Many clinicians work in busy programs with lots of staff and most of the time still feel like they’re alone, almost a solo practitioner, but with a lot less control over their activities

Paperwork and workerFrom a SAMHSA Tip on Clinical Supervision, under the heading “Suggestions for Self Care”:

Help staff identify what is happening within the organization that might be contributing to their stress and learn how to address the situation in a way that is productive to the client, the counselor, and the organization.

A very good idea that I am sad to report is ignored in many otherwise solid organizations. That’s surprising because you’d think it would be standard practice in behavioral health. Apparently not.

Oh, there might be an occasional lecture on methods of stress reduction, or how to avoid burnout, but actually involving staff in a systematic effort to reduce stress throughout the organization–  that ain’t  common.

Yet to me it makes perfect sense in the context of the CQI (continuous quality improvement) efforts we’re all supposed to implement. What better way to enhance the overall quality of the workplace than to identify, address, and (hopefully) resolve real-world sources of stress? Particularly, as is recommended, “in a way that’s productive to the client, the counselor, and the organization.”

On occasion, I’ve asked clinicians in various programs what they found most stressful about their jobs. Some of their answers are predictable: Expanded caseloads, insufficient time to document, unfavorable schedules. Others are not: Feeling unrecognized, or a need for additional training for more complex cases. I hear often of a clinician’s desire to feel part of a team– supported by others, in pursuit of a mission.  Apparently many clinicians work in busy programs with plenty of staff yet still feel like they’re alone, almost a solo practitioner, but with a lot less control over their activities.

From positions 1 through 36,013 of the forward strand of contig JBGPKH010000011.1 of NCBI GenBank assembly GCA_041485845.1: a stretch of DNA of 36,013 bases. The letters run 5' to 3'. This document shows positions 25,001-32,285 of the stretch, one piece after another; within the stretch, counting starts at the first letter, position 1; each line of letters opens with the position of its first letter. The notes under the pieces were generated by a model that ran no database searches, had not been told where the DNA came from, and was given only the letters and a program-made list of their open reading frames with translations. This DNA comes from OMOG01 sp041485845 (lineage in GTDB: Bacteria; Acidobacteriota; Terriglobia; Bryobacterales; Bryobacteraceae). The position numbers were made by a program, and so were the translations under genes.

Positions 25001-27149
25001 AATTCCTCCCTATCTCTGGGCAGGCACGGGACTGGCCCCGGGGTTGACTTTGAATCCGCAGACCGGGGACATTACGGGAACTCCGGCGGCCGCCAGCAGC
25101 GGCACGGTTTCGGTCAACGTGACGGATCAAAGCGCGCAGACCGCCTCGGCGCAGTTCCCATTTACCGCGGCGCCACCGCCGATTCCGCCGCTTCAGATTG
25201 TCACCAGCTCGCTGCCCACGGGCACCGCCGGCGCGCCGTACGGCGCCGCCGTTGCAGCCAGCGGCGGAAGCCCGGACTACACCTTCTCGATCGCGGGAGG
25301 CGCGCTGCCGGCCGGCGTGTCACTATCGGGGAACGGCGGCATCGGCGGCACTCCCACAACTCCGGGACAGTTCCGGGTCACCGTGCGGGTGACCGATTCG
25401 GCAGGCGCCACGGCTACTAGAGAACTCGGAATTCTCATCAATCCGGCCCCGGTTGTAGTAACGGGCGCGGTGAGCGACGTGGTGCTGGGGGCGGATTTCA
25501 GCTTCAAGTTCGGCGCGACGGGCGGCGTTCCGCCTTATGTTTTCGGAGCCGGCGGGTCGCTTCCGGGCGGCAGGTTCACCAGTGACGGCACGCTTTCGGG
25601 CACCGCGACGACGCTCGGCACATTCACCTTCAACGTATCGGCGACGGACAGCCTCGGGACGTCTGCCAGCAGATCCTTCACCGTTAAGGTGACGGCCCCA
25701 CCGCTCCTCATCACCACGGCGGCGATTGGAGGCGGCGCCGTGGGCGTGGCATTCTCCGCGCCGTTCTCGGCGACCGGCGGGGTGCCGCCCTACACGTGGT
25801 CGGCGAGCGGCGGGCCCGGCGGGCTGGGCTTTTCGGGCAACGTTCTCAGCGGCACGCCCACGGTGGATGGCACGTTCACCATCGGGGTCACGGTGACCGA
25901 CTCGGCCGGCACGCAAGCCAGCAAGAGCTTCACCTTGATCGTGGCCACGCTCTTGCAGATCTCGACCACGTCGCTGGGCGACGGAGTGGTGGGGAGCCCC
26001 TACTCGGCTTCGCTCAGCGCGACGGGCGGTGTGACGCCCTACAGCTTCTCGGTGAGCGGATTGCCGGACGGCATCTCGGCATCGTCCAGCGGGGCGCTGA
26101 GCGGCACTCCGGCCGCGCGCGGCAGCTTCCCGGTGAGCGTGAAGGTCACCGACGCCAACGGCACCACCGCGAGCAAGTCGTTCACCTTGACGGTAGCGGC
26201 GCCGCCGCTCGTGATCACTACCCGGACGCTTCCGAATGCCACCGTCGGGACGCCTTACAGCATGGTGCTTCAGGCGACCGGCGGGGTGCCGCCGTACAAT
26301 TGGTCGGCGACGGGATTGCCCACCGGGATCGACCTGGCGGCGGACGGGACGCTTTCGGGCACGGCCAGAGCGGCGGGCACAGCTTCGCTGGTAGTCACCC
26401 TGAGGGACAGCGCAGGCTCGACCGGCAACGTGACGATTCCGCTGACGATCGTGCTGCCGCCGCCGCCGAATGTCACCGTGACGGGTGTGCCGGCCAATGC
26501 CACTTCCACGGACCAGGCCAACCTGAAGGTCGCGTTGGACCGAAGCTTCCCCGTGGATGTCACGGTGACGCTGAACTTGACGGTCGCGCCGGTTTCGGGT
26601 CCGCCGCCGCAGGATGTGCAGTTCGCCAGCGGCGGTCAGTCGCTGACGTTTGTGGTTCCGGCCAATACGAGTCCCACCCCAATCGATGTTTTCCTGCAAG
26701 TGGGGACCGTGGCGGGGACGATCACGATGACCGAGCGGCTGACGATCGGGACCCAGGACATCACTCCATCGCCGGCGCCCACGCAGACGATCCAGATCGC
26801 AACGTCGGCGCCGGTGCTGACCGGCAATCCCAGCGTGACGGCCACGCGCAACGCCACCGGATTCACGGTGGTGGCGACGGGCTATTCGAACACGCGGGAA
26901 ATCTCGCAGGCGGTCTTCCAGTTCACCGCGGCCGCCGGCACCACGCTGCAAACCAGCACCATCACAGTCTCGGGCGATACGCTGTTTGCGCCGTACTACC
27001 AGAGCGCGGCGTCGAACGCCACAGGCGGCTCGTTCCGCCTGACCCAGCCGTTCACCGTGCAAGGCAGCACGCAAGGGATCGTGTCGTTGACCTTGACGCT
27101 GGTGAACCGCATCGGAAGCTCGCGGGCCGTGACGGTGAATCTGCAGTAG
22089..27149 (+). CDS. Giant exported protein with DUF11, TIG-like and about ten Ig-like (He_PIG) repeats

Research demonstrates that simply feeling like you’re not in control of a large part of your daily life is a sure source of mounting psychological stress. Some of us handle that stress better than others, but all of us experience it. So in that sense, it’s everybody’s problem. Why not treat it as such?

Why focus solely on the individual when the best and most available solution may lie with a group of clinicians working together to improve the workplace?

It’s not as if they don’t know how.


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